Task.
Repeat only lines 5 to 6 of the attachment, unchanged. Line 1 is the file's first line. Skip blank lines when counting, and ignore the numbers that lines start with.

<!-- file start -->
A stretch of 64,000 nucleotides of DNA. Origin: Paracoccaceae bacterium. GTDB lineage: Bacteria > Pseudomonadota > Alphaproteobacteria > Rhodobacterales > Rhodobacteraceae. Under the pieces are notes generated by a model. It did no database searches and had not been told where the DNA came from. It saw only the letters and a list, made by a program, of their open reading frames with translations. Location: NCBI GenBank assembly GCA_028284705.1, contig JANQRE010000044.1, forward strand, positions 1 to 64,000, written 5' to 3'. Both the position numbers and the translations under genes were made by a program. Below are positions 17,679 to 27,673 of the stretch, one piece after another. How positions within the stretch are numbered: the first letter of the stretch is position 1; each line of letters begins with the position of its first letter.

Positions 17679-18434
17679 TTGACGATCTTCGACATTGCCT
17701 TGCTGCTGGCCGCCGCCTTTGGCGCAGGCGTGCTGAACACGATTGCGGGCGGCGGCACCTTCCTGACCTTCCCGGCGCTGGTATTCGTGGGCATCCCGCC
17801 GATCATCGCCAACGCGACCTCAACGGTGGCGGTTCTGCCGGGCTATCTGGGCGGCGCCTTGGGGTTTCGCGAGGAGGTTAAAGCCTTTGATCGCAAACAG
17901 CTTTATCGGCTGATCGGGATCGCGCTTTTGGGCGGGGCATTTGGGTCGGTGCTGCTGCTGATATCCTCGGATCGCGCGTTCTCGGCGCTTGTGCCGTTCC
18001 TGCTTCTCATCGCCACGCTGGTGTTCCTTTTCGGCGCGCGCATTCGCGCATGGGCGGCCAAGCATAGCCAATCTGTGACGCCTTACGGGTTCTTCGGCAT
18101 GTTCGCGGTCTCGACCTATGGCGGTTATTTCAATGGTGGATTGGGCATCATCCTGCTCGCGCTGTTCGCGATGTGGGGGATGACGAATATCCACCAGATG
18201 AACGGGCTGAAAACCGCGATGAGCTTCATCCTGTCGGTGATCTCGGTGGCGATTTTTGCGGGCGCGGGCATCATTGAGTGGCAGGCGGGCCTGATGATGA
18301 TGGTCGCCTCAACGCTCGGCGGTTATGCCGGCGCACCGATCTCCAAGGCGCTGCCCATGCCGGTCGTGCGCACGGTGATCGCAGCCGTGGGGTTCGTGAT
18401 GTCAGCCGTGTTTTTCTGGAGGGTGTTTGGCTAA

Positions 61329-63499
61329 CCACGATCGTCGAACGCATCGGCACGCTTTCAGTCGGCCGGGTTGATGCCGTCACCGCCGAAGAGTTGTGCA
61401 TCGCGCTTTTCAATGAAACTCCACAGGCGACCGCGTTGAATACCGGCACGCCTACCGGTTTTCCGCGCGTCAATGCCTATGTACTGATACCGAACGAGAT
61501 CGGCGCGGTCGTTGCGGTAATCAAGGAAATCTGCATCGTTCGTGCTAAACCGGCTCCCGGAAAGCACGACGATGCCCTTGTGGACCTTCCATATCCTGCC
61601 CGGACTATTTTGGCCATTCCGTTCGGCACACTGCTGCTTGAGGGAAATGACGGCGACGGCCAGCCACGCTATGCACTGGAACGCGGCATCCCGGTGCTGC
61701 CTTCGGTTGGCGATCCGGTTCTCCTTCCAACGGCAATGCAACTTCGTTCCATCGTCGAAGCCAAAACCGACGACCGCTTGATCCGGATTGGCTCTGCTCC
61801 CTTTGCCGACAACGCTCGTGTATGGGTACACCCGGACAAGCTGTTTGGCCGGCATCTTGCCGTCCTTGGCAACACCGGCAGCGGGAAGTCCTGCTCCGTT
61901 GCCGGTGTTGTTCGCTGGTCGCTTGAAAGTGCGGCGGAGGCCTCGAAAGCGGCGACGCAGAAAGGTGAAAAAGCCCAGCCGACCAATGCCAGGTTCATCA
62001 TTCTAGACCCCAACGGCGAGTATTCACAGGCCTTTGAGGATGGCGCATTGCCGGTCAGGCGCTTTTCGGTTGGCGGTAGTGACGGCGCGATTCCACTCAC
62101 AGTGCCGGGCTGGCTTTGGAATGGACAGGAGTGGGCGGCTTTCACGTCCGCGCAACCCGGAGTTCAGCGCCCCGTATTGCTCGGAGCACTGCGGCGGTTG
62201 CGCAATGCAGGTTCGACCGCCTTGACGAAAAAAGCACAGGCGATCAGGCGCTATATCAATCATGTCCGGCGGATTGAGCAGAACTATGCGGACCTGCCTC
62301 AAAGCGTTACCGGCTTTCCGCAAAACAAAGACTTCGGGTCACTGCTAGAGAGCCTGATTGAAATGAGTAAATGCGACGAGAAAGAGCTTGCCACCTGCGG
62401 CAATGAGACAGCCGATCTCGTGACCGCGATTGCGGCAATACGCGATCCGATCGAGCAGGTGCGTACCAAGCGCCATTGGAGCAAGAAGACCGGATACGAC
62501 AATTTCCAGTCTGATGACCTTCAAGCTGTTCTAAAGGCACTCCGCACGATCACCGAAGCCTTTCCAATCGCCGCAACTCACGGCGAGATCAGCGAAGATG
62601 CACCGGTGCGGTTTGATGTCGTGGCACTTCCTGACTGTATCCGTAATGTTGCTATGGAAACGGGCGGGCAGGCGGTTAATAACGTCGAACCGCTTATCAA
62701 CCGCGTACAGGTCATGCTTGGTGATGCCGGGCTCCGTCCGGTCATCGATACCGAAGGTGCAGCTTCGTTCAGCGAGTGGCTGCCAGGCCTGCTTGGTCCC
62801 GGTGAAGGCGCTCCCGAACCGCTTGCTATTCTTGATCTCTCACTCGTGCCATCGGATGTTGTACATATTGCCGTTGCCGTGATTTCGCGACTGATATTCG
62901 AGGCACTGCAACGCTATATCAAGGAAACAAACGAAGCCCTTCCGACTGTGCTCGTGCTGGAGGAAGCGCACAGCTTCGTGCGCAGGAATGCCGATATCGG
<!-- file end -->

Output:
17801 GATCATCGCCAACGCGACCTCAACGGTGGCGGTTCTGCCGGGCTATCTGGGCGGCGCCTTGGGGTTTCGCGAGGAGGTTAAAGCCTTTGATCGCAAACAG
17901 CTTTATCGGCTGATCGGGATCGCGCTTTTGGGCGGGGCATTTGGGTCGGTGCTGCTGCTGATATCCTCGGATCGCGCGTTCTCGGCGCTTGTGCCGTTCC